I love Amy Poehler! Her work on PARKS AND RECREATION (2009–2015), her creation of Upright Citizens Brigade, and roles in numerous movies are testaments to her skill and place as one of the leading comedians of her generation. But that’s in regards to acting and even writing accomplishments. When it comes to directing, Poehler has left something to be desired across the three movies she’s helmed since 2019. This may be a good time to mention that the headline to this piece, “The Amy Poehler Movies Ranked,” refers to what she’s directed. In any event, it’s not like Poehler hasn’t been behind the camera before and to better results. But that was on TV, with episodes of shows like PARKS AND RECREATION and BROAD CITY (2014–2019). When it comes to the apparently higher stakes world of film, Poehler has mostly not transferred the appeal of her on-camera work from the decades before, although ironically, she also stars in her two missteps. At the risk of coming off too negative or sounding like an Amy Poehler hater (I’m certainly not that): here is what I think of her three movies so far.
#3 — MOXIE (2021)
I actually feel a bit conflicted putting MOXIE at last place. Poehler’s sophomore effort was, in some ways, an improvement on her typically formulated comedy WINE COUNTRY. But in its own way, MOXIE was also birthed out of a stagnant pool, the residence of faux-progressive, neoliberal, “girlboss” teen dramas and comedies that seem to populate half of Netflix and other streaming services. Better writers than I, and ones with more of a stake in marginalized communities, like women of color, trans people, and disabled people, have elaborated in detail the problems with MOXIE. But as I see it, it’s a pretty cynical, rote, and advantageous leveraging of tokenism. Its thin veneer of progressivism is at first blush admirable, in a way. I like the general scope of a girl starting a zine to tackle the blatant sexism at her school, but the way it’s rendered is so didactic. Honestly, subtlety is sometimes overrated, especially in the context of social commentary; I can dig blunt messages. But MOXIE’s strength is not in its didacticism, which is also formally delivered in such an ineffective way that I couldn’t help but cringe. The performances are on the whole pretty lame, which is to be expected considering some of the correspondingly lame dialogue, and the look of the movie falls into the bland framing and set dressing of many things coming out today. MOXIE’s most troubling elements are certainly its white savior implications and crass use of people as props (the girl who was a wheelchair user’s place as an aside punchline without any further development especially glared), but it’s also just a poorly put together movie.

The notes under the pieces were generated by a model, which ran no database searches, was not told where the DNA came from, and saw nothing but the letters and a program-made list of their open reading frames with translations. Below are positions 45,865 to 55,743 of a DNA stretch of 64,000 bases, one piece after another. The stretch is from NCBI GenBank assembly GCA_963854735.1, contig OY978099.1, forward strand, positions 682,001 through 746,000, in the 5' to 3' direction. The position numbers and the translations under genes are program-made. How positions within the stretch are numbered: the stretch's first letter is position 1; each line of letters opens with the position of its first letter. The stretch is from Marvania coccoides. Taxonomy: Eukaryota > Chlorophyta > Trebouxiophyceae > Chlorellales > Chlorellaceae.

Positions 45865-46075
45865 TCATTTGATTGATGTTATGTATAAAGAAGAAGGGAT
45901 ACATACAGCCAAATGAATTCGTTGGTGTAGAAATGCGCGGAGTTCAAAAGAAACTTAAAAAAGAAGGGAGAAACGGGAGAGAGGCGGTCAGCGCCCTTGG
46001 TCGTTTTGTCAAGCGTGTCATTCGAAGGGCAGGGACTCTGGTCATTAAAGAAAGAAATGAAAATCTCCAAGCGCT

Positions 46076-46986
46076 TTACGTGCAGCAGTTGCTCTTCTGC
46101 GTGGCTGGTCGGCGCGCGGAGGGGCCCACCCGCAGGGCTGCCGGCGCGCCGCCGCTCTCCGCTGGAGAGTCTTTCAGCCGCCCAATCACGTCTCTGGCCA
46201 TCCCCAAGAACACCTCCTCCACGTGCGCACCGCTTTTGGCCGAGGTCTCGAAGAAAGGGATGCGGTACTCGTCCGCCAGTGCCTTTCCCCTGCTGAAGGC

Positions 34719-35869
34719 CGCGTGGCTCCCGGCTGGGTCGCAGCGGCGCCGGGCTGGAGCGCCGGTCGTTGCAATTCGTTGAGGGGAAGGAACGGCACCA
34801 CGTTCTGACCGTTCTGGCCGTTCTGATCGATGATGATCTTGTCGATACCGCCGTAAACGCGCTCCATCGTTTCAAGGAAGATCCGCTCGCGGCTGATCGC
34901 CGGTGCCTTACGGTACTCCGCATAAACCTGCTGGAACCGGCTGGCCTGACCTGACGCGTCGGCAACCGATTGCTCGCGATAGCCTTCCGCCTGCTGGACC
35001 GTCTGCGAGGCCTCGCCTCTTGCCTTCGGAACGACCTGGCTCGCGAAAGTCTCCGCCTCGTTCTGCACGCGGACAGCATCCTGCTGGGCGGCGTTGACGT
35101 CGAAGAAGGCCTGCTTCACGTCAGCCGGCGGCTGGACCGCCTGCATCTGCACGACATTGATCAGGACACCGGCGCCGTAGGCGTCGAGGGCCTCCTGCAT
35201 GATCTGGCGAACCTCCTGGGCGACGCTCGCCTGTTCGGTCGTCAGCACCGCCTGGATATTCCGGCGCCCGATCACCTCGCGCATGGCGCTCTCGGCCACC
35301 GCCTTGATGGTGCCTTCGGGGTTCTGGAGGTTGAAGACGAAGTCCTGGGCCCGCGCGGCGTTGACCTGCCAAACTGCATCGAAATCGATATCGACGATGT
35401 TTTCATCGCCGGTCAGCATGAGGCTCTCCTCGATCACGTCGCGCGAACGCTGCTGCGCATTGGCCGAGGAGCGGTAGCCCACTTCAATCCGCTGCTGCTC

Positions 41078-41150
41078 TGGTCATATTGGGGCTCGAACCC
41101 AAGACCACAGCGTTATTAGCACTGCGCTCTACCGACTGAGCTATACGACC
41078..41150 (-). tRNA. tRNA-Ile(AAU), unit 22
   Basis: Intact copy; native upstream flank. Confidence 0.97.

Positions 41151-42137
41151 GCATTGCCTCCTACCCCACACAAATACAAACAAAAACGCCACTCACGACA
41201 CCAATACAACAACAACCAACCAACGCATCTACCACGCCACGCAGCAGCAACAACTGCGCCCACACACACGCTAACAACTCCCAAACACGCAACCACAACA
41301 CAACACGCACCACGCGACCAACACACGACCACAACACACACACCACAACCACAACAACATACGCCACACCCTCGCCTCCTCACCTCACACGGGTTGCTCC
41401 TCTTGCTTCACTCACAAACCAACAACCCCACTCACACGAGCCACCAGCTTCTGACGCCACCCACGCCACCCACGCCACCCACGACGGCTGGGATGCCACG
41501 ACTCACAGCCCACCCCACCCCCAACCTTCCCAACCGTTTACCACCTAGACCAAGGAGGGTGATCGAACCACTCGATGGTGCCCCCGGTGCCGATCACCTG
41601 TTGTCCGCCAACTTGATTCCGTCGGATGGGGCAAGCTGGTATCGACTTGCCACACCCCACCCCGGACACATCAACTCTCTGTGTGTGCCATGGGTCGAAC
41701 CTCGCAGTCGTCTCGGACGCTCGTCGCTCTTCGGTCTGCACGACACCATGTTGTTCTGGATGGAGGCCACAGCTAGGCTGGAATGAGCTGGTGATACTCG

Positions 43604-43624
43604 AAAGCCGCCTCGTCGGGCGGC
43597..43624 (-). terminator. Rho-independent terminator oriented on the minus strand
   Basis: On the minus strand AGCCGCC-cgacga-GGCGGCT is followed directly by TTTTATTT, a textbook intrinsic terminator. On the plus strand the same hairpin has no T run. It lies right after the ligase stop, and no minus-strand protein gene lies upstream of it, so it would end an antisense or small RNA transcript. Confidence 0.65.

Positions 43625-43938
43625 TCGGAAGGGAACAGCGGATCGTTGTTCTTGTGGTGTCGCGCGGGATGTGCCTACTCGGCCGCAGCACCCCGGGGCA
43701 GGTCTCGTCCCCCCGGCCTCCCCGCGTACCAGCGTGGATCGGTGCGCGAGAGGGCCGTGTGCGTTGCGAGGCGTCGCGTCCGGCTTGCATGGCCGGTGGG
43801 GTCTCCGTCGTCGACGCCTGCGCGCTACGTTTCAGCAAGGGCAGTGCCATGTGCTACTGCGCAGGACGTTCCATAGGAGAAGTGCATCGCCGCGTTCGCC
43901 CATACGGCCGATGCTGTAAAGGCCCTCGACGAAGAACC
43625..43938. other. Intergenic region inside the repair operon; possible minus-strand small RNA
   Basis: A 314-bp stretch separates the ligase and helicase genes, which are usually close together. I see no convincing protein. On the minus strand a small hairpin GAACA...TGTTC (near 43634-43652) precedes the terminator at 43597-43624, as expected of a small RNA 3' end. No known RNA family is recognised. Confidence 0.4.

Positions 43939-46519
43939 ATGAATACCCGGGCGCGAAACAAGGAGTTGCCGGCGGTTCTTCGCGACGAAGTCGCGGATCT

#2 — WINE COUNTRY (2019)
Look, it gives me no pleasure to say WINE COUNTRY is better than MOXIE. Poehler’s directorial debut is in the vein of studio comedy we’ve seen since the mid 2000s, epitomized by the likes of BRIDESMAIDS (2011). The ensemble of Poehler herself, Maya Rudolph, Rachel Dratch, Ana Gasteyer, Paula Pell, and Tina Fey held a lot of promise, but everyone mostly gives a lukewarm performance from the script they were given. Fey is especially hard to watch, while Rudolph is the obvious highlight (which is usually the case). I think there’s some sweetness in the themes of aging womanhood and female friendships, and in the case of “working with what you know,” I think that comes across more genuinely than the landscape of today’s youth does in MOXIE. But this is a slight concession to the otherwise middling-to-bad quality of WINE COUNTRY’s jokes, which often seem to stretch out to uncomfortable lengths or rear their head, unbidden, throughout the rest of the movie.
#1 — LUCY AND DESI (2022)
Poehler’s “greatest” directorial achievement is also her latest. LUCY AND DESI, the documentary about I LOVE LUCY (1951–1957) stars and world-changing figures Lucille Ball and Desi Arnaz, was just released at the time of this writing and is the impetus for this piece. It’s also a pretty paint-by-numbers approach to a story that’s been told in many forms for decades, using archival footage and talking heads. Honestly, the select few people interviewed, who pop up just every once in a while, make me feel the movie would have been improved without them, with the exception of the insight Lucy and Desi’s daughter Lucie provides at the end of the movie. I also appreciated the use of various audio sources from Lucy, Desi, and their collaborators over the years, played over other footage or images. The subject matter of LUCY AND DESI is very near and dear to me; I LOVE LUCY is one of my favorite shows of all time, as it was for my grandmother. Any time I watch anything having to do with Lucille Ball I think of my grandma, and that’s a comforting thing. Barring some kind of disastrous approach, I knew this movie would satisfy me to some extent. And LUCY AND DESI went a bit beyond that expectation, as it brought to life some really challenging and touching aspects of Arnaz and Ball’s relationship, before, during, and after their marriage. Poehler’s own love for Ball is made clear through the doc, even if it falls into some well-trod territory with its narrative and visual and structural approach. LUCY AND DESI is worth watching for any I LOVE LUCY fan, and it stands so far as Poehler’s clearest work, one that enriched rather than left me feeling cold.